Bond rates appealing to yield hunters

As commentators continue to debate the fall-out from Yellen’s first run as chair after quantifying ‘a considerable amount of time’ as around six months. 

The markets have moved on from the press conference by completely erasing all losses from her speech.

The reversal in equity markets was due to better-than-expected data from the Philly Fed manufacturing survey that moved through 15 points from -6.3 to +9 and showed that East coast manufacturing is still on the way up, as initial jobless claims remained near four-month lows as only 320,000 claims where lodged last week below the 325,000 consensus figure.

The data does lend itself to Yellen’s testimony that most of the harsh US winter data will filter out in Q2, and spring is likely to yield better conditions that are more conducive to economic growth. However, not all markets regained composure after the rout that was seen yesterday.

Bond markets continued to slide as two-year and five-year treasuries continued to fall. Two-year bonds are now at their lowest read since 2011, with a yield of 0.44%. The ten- to 30-year curve has also narrowed to 2010 levels, as bond traders start to reposition themselves for the real prospect of rate rises to the Fed funds rate.

The change in economic projections from the Fed is a wake-up call to yield hunters who have piled into high-yielding equities over the past four years; repositioning is coming. If rates rise start to be priced into bond markets over the coming months, the attractive rate of return from an income side for lower risk is likely to see equity positions coming under pressure and therefore an unwind in this trade.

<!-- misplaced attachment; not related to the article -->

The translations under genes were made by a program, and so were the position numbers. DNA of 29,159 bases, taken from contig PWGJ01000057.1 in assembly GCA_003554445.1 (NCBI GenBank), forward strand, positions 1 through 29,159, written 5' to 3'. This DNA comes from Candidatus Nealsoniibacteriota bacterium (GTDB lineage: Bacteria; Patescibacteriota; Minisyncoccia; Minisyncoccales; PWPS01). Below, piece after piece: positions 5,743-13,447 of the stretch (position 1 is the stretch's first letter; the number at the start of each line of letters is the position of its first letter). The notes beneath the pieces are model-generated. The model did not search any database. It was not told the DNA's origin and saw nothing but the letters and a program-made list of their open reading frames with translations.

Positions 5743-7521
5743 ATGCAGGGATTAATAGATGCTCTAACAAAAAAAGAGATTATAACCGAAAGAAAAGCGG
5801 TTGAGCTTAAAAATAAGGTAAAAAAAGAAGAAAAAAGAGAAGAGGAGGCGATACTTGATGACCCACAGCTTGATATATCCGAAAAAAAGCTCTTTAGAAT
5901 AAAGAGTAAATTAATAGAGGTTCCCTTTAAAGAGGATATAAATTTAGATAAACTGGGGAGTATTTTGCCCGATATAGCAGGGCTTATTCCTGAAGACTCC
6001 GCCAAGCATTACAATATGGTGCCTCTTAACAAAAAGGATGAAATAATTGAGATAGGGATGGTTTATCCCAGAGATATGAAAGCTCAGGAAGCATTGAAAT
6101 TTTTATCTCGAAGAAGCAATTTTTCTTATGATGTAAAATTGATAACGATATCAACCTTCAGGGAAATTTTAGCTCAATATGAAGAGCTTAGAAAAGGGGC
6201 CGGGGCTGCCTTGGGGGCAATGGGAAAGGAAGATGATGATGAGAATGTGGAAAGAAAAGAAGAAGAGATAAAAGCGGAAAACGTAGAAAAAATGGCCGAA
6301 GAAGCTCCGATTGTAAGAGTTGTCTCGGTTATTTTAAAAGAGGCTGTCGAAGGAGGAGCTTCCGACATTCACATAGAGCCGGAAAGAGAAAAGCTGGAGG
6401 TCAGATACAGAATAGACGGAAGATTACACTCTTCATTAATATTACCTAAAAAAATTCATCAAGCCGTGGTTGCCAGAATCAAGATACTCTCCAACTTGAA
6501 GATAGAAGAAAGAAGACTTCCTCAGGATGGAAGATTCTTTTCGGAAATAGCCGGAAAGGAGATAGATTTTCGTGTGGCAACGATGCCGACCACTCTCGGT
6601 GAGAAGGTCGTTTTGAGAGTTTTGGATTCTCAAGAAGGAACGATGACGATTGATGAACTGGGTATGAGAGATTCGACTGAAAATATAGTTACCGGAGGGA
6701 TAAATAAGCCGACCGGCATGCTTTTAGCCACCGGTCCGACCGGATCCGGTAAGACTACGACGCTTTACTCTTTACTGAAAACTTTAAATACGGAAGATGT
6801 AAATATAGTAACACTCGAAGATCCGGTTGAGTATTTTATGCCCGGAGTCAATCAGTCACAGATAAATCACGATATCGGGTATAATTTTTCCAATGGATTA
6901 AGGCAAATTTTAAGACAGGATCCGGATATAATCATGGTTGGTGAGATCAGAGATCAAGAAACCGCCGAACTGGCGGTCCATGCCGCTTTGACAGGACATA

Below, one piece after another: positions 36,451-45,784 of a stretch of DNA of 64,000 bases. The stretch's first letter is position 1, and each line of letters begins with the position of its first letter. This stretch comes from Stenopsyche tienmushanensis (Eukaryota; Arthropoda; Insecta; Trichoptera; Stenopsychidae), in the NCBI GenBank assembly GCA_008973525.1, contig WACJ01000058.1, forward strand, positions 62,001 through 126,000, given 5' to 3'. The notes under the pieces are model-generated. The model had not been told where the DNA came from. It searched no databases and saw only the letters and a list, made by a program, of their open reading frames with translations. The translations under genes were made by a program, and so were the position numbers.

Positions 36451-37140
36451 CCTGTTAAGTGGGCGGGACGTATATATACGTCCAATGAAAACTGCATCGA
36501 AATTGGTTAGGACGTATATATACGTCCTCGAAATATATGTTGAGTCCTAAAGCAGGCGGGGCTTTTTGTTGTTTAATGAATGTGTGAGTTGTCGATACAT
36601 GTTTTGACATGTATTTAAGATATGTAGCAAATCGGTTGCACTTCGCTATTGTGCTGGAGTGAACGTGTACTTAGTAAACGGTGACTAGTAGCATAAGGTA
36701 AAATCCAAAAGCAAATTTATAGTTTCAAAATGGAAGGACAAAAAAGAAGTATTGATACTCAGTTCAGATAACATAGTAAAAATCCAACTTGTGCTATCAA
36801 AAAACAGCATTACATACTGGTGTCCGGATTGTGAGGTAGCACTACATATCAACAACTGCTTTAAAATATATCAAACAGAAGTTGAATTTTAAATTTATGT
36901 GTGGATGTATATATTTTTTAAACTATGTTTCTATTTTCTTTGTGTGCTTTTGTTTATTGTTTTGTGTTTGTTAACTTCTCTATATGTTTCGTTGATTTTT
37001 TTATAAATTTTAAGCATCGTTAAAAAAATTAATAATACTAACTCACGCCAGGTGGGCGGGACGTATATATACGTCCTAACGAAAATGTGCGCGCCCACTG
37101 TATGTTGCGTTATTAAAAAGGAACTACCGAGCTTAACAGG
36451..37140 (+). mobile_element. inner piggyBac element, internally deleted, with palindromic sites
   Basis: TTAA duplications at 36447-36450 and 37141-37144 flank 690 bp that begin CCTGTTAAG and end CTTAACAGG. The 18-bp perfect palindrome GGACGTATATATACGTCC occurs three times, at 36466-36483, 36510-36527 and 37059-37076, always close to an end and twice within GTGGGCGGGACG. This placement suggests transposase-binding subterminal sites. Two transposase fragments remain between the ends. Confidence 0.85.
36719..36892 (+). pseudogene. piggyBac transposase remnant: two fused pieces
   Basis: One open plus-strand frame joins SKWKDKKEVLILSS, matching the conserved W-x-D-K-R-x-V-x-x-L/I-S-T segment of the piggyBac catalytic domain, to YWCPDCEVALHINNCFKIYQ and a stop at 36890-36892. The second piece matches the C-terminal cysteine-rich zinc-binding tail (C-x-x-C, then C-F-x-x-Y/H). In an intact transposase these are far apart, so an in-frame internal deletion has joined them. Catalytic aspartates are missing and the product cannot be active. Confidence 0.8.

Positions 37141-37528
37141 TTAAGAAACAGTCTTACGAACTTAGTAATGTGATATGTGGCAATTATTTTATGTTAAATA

This could spell trouble for the financial service sector, consumer staples and telecommunications plays that have been heavily bid up on the income stream offered. This won’t happen immediately, but on the first initiation of a rate rise by the fed US treasuries and USDs will become highly attractive to yield hunters and will see equity markets slide.  

Fund flows into the US look to be gaining traction as the USD continues to find strength as the dollar index moved by 1% in the last 48 hours. This occurred as an additional 0.2% was added overnight to the 0.8% on Thursday, which was the largest single move since August last year. The risk pairs are seeing the most sustained selling pressure as the EUR dropped to $1.3776 having touched $1.40 only seven days ago.

Ahead of the Australian open   

Gold continues its march lower having now lost 4% in the past three days as the bear reverse gains momentum and USD strength sees the safe metal losing its shine. Gold plays saw heavy selling yesterday and this is likely to continue today while will dragging slight on what should be a positive end to the week.

We are currently calling the ASX 200 up 21 points on the 10am bell (AEDT) to 5315; as we see a recovery from yesterday, will little macro data around, intraday trading is likely to be subdued after the initial jump on the open. 

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